Part of the necessary hybridity is recognizing that we need to be fighting structures, not condemning people who make different choices within a system that constrains all of us.  Jhessica Rhea’s paper brilliantly quotes a Brazilian straight edger, who said that [a Brazilian Riot Grrrl band] “used to say that we should not worry about our appearance, but accepting this as the truth continues to tie me to the dialectic. Now I understand: to free me I need to know different points of views and make choices. Choosing to wear lipstick – or not wearing it at all – is something that makes me a victim of a discourse at the same extent.”  This is a double bind, but recognizing the double bind also offers important possibilities for making common cause and honoring the forms of creativity that we have, created as they are under a patriarchal system.  Or, to appropriate a  Tumblr meme: She wears short skirts/I wear T-shirts/she’s cheer captain/and I respect her right to wear whatever she wants and participate in traditionally ‘feminine’ activities because I understand that life is not about condemning another woman’s personal choices.”
Carys Craig adds to this recognition of diversity the question of community: she asks “what collaborative, accretive, cultural creativity can look like when the legal norms do not appear to apply either in practice or in principle.”  I’m attracted to this formulation because of my background in fan communities, where mostly women create new works usually based on existing popular copyrighted works.  Some of these new works feature same-sex relationships between characters coded heterosexual by the official narrative, known as slash; there are a lot of theories about this, but one I’ve always been attracted to is feminist theorist Joanna Russ’s argument that slash asks and tries to answer the question: what would love and sex look like if we were free of patriarchal constraints?  What would we be like if we were free?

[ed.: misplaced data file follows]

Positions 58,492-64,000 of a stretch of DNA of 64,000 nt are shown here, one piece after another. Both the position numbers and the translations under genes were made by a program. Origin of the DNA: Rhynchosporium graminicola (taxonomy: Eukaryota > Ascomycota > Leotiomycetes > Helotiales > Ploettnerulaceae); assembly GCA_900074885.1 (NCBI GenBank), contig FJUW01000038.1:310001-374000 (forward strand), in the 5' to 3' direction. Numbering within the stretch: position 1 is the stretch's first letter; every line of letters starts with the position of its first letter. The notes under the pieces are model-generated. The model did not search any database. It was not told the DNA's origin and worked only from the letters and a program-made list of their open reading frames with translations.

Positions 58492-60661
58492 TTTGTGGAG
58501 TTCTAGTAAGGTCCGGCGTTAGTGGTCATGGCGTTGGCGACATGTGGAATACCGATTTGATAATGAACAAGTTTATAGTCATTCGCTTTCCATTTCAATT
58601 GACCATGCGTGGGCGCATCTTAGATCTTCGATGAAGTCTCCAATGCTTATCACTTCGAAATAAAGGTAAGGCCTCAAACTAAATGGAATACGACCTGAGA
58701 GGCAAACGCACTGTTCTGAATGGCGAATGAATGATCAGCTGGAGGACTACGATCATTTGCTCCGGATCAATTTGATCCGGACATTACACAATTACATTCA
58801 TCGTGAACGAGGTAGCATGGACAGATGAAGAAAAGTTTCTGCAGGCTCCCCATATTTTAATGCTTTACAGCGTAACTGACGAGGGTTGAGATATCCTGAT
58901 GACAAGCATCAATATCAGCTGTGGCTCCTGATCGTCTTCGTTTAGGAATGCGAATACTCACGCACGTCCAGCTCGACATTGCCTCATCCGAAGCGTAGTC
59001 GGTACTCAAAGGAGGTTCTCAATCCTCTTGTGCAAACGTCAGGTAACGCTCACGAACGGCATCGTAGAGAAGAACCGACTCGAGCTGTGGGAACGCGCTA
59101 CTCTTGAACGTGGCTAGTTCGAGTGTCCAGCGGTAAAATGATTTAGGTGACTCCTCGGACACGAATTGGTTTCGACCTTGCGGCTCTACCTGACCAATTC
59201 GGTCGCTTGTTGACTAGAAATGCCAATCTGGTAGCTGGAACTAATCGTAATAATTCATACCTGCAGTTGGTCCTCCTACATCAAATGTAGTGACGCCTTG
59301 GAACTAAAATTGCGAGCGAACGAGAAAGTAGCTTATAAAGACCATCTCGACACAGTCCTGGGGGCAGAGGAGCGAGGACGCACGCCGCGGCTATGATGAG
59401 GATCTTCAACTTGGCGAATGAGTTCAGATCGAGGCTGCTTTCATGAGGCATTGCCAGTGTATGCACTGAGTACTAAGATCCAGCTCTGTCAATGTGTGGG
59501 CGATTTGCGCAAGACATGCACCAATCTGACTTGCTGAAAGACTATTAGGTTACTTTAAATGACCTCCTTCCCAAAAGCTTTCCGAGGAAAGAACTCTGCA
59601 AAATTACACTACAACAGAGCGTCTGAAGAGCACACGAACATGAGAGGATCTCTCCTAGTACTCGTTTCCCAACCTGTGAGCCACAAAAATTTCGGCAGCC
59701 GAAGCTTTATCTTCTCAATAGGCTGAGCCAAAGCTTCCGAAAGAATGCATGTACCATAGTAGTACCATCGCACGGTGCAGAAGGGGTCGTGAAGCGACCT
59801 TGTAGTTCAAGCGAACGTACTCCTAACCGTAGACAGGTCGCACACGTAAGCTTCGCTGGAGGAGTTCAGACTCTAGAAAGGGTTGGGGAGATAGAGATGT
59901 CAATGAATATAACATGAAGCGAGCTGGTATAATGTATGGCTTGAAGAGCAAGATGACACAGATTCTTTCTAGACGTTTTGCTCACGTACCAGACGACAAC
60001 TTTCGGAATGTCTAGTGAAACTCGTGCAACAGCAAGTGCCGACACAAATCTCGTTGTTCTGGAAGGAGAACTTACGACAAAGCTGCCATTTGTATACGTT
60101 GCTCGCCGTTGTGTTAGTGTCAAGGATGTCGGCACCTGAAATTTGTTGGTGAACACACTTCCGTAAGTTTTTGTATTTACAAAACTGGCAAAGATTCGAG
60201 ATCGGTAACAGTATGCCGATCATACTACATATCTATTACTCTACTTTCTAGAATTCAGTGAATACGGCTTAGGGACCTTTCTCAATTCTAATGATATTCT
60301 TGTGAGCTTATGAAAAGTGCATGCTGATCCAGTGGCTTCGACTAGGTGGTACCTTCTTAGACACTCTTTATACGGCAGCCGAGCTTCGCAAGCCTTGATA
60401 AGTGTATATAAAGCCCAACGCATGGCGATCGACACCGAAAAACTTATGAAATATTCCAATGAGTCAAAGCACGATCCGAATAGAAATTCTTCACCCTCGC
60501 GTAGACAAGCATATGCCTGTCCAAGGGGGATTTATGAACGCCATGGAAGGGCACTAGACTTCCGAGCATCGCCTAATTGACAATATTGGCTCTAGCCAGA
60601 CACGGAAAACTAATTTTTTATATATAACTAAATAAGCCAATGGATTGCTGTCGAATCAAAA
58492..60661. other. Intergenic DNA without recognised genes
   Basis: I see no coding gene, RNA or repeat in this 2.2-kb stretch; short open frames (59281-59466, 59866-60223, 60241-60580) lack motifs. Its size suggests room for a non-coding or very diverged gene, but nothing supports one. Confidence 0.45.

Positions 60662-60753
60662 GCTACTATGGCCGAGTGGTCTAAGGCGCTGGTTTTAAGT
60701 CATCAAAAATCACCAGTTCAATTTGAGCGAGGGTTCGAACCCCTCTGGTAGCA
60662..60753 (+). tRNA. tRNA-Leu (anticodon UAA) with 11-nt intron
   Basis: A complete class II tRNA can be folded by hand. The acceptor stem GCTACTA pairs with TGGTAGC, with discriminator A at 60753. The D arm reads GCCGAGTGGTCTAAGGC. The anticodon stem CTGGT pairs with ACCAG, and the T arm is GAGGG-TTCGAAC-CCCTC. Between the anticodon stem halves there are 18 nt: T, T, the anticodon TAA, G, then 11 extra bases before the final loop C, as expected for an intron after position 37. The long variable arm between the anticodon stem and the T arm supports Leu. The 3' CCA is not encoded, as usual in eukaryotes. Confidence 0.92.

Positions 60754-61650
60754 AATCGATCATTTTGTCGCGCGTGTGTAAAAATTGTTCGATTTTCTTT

So where are we now? Feminist IP scholarship reveals a diversity of form; diversity of genre in which we work as scholars and as activists.  I think progressive IP scholarship is distinctively feminist in its openness to the new, to the divergent, the previously undervalued. Also, we rely on the distinctive characteristics of remix, or appropriation: To borrow a famous line, women can make our own history, but we do not make it as we please; we do not make it under self-selected circumstances, but under circumstances existing already, given and transmitted from the past.  In such a context, remix is a way of taking what we’re given and making it better.  Joanna Russ was not directly addressing Marx, but she could have been when she wrote of slash, “The writers and readers of these fantasies can do what most of us can’t do in reality (certainly not heterosexual reality), that is they can act sexually at their own pace and under conditions they themselves have chosen.”   For us as scholars and activists, it remains for us to keep choosing our conditions, recognizing that our choices are partial and constrained but not therefore meaningless.